Tenants seeking to shelter from potential eviction proceedings are required to deliver to their landlord a declaration under penalty of perjury that the tenant meets each of the five criteria.  A form Declaration, consisting of a recitation of the five elements defining a “covered person” followed by an acknowledgement of the penalties for perjury and a tenant’s remaining obligations toward landlords, can be found at the end of the Order (see link below).  Tenants who are covered persons are still require to:

  1. Pay rent when due in whatever amount the tenant can;
  2. Comply with all other terms and conditions of their lease, including compliance with all laws and public health orders;
  3. Pay interest, late fees, penalties, costs or collection, and other charges that may be collectable under the lease;
  4. Pay all unpaid rent, interest, late fees, penalties, costs or collection, and other charges upon expiration of the Order.

Each adult listed on the lease, rental agreement, or housing contract must complete and provide a Declaration to qualify for protection under the Order.


Civil and criminal penalties for violations of the Order are as follow:

For individual landlords:
  • A fine of no more than $100,000 if the violation does not result in a death, or one year in jail, or both;
  • A fine of no more than $250,000 if the violation results in a death or one year in jail, or both, or as otherwise provided by law.
For entity landlords:
  • A fine of no more than $200,000 per event if the violation does not result in a death or $500,000 per event if the violation results in a death, or as otherwise provided by law.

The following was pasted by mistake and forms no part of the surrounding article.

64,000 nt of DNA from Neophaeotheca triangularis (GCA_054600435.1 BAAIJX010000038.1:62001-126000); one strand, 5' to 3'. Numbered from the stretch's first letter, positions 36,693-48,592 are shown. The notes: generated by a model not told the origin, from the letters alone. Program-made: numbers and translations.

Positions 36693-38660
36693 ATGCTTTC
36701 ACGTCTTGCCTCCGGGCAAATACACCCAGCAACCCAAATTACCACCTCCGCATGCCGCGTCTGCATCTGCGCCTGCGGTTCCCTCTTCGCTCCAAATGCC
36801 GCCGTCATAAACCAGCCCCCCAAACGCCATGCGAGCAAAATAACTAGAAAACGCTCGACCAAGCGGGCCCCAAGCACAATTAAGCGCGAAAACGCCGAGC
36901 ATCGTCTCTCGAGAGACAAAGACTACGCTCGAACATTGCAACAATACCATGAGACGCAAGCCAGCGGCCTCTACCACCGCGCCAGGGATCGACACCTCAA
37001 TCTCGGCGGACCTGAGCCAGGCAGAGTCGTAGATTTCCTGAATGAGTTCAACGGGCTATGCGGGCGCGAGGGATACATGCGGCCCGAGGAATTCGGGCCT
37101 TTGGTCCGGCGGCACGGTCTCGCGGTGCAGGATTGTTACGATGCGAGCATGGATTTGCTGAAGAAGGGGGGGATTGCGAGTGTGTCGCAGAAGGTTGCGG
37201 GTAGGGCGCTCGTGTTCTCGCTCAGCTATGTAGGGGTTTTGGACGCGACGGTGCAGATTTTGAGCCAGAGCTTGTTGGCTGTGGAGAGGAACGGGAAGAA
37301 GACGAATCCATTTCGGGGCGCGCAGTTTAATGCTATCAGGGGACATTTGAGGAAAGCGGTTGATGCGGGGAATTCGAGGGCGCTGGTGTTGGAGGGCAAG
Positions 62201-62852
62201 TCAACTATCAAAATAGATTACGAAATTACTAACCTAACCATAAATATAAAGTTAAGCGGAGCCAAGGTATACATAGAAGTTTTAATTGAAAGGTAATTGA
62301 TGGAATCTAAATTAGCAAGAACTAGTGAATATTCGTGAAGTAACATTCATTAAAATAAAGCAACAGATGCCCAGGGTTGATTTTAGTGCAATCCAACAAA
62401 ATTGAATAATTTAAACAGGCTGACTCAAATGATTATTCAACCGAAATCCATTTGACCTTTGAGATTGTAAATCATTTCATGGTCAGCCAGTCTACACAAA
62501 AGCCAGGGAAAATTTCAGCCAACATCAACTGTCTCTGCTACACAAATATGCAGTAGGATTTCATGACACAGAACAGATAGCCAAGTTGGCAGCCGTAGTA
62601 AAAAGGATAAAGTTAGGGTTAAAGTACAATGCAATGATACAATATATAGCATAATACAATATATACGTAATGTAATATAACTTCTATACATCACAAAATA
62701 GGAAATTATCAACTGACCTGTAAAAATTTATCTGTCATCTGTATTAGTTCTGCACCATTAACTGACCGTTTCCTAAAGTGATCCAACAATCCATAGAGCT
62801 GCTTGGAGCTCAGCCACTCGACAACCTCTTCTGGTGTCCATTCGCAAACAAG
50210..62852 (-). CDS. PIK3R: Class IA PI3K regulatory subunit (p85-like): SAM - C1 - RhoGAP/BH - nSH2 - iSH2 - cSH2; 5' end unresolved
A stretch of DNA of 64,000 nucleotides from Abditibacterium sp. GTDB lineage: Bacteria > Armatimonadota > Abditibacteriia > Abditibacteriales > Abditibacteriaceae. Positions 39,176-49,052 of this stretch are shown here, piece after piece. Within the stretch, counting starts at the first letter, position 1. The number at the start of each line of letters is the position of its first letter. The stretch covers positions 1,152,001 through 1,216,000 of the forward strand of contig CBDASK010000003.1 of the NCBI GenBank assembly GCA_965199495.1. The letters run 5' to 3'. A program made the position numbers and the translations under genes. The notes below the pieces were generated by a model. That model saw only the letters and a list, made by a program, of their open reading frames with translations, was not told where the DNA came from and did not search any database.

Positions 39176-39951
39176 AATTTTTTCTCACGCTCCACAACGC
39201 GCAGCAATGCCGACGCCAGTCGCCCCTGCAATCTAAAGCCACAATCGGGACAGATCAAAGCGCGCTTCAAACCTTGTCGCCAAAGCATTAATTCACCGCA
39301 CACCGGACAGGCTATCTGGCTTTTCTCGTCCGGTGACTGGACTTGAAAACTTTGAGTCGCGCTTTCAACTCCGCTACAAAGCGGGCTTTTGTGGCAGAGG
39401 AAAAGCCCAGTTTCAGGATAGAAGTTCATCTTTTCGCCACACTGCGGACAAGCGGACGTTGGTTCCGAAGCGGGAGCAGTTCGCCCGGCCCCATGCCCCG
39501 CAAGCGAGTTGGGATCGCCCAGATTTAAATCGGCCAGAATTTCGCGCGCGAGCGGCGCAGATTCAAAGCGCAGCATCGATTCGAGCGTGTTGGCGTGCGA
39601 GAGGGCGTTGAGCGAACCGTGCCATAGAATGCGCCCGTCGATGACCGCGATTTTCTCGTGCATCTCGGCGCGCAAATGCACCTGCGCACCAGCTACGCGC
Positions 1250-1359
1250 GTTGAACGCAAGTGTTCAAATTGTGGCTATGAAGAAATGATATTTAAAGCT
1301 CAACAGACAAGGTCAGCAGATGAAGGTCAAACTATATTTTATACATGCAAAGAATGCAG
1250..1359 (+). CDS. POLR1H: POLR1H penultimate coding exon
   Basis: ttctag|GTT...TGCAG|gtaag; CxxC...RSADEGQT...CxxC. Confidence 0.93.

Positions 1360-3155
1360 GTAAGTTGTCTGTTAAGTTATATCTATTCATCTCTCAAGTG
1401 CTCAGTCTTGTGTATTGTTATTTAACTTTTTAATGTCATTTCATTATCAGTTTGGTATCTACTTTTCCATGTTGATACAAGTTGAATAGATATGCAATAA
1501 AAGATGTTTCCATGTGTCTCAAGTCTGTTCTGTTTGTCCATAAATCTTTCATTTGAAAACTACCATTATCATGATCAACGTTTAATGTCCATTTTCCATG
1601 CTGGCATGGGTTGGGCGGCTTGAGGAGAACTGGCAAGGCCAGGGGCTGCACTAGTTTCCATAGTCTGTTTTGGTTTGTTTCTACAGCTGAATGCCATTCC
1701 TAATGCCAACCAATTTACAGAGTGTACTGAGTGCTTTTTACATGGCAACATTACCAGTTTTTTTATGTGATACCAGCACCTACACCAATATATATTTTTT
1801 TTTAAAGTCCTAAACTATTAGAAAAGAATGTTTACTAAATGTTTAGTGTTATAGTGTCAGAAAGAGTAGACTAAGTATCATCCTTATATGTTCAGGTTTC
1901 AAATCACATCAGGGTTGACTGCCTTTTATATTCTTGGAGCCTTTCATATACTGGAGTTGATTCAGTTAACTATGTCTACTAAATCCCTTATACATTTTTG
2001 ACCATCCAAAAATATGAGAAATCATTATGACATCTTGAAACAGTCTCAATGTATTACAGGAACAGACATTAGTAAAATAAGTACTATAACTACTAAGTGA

Landlord should note that the Order does not prohibit eviction where the cause of action arises from a breach of material lease terms other than the failure to pay all rent when due.

The U.S. Department of Justice is authorized to enforce the Order and bring actions to impose these penalties.  Given the unusual nature and origin of the Order, it would be reasonable to expect a court challenge the Order’s constitutionality if and when enforced.


Pursuant to Executive Order D 2020 162 (Aug. 10, 2020) and the executive orders referenced therein, no residential eviction proceeding can be filed in Colorado unless 30-days written notice of default has first been provided to the tenant with opportunity to cure.  As this is less protective than the Order, the Order would preempt D 2020 162 for a covered person who served a Declaration on his or her landlord.  However, D 2020 101, which currently prohibits “charging any late fees or penalties for any breach of the terms of a lease or rental agreement due to nonpayment,” is more protective of tenants than the Order, and may preempt the Order’s allowance of late fees and penalties.  Colorado Executive Orders addressing pandemic protections have typically been extended on a month-to-month basis, so it will be important to compare state law to the Order at the time an eviction action is contemplated to know which law controls.

The full text of the Order can be found here:  https://s3.amazonaws.com/public-inspection.federalregister.gov/2020-19654.pdf

The Order becomes effective upon publication and remains in effect, unless extended, modified, or rescinded, through December 31, 2020.   

Author: Patrick M. Haines, Aisha I. May